One of the most original and promising pop careers of the 1970s came to a sudden end on September 16th, 1977, when Marc Bolan was killed in a car crash just a mile from his London home.
The 29-year-old had always feared he would die in a car crash and as a result had never learned or attempted to drive. He was killed instantly when the purple Mini driven by his girlfriend Gloria Jones careered off the road at a notorious accident blackspot, hitting a steel fence post before coming to rest against a sycamore tree.
Just two weeks short of his 30th birthday, Bolan had been on the brink of a UK comeback after spending the previous three years living in the USA and Monaco as a tax exile. The founder and frontman of T-Rex had re-formed the band with new members, released a new album and embarked on a UK tour.
He also raised his profile with a new, younger audience by presenting a successful six-part series for teenagers on Granada TV. Simply called "Marc", it featured his own performances and introduced new up-and-coming acts.
Acknowledged as one of the originators of glam rock, Bolan's heyday with T-Rex was in the first half of the 1970s, when they racked up a string of memorable hits starting with "Ride a White Swan" and including "Hot Love", "Get it On", "Metal Guru", "Children of the Revolution", "I Love to Boogie" and "Solid Gold Easy Action".
Bolan's earlier attempts to break into the music business had been heavily influenced by his hero Bob Dylan, but were largely unsuccessful. It is suggested his choice of stage name, 'Bolan', is a contraction of 'Bob Dylan'. But it was only after abandoning his earlier acoustic folk style and performing his own distinctive, unusual and occasionally bizarre material – accompanying himself on electric guitar – that he found fame.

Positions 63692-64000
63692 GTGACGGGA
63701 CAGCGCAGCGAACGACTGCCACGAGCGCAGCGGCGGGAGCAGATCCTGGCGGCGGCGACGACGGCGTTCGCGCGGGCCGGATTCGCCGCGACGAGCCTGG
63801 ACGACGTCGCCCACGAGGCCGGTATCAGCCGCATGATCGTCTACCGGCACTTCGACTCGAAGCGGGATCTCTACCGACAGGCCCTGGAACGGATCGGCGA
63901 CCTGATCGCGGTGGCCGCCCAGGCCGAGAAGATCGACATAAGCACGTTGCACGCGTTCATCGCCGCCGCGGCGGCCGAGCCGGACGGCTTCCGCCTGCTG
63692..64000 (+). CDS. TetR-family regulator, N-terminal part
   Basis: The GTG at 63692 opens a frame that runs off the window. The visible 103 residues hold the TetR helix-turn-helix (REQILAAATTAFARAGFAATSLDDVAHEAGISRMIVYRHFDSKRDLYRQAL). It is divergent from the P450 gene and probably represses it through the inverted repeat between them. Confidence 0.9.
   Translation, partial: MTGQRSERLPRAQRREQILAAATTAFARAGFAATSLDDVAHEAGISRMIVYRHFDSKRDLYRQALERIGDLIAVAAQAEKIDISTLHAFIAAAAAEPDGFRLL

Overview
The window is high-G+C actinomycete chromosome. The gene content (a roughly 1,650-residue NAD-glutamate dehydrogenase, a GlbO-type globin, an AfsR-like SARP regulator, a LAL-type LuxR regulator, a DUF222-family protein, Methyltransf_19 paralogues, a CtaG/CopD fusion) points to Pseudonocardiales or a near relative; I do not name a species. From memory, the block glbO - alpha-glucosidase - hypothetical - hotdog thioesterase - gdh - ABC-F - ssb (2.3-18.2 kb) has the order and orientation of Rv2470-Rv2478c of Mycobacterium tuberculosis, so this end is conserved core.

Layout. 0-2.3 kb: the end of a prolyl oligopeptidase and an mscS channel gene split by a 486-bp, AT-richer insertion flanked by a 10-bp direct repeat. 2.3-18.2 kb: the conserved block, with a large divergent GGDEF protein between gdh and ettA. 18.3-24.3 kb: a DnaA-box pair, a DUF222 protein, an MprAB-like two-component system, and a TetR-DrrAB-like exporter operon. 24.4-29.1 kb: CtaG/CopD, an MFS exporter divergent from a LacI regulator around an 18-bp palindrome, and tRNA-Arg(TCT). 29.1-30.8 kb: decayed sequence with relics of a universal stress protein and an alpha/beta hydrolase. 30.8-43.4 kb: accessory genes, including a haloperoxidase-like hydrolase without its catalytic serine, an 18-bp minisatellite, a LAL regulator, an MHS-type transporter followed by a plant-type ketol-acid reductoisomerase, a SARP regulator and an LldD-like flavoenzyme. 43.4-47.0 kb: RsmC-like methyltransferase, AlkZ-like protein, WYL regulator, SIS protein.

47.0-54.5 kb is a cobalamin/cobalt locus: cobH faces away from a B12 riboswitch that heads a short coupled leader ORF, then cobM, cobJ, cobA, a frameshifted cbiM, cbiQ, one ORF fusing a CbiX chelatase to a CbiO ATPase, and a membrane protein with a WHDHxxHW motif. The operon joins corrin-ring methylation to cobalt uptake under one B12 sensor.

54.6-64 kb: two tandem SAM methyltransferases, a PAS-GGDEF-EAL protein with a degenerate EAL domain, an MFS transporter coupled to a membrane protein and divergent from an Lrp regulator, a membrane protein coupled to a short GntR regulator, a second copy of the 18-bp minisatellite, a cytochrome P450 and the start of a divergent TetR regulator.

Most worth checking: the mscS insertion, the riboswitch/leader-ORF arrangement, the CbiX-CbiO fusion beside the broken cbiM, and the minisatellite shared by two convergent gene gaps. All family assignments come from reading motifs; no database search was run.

Bolan married June Child in 1970 just as his career was taking off, but by 1975 their marriage was on the rocks because of Bolan's affair with his American backing singer and keyboard player Gloria Jones. She gave birth to their son, named Rolan Bolan, in September that year.
On the evening of his death Bolan had been out for a meal with Gloria and others at a restaurant in Mayfair. His manager, who was also with them, said Miss Jones had been drinking moderately at the restaurant, but didn't appear drunk. Although badly injured with a broken arm and jaw, she survived the crash and only learnt of Bolan's death several days later, on the day of his funeral, as she recovered in hospital.
Her brother, who had been travelling behind her Mini, said she had only been driving at 30mph when she failed to negotiate a small humpback bridge and lost control of the car. The police were not entirely convinced and Jones was later summonsed to appear in court charged with being unfit to drive through drink and driving a car in a dangerous condition. But by then she had returned to America and never returned to face the charges.
A few days after the crash, fans broke into Bolan's home in Richmond and stole most of his possessions, presumably as mementoes. His funeral was attended by many friends from the pop world including David Bowie, Rod Stewart, Tony Visconti and Steve Harley. The site of the fatal car crash on Queen's Ride, part of the B306 in Barnes, quickly became an unofficial shrine to Bolan and is preserved and maintained to this day by the T-Rex Action Group.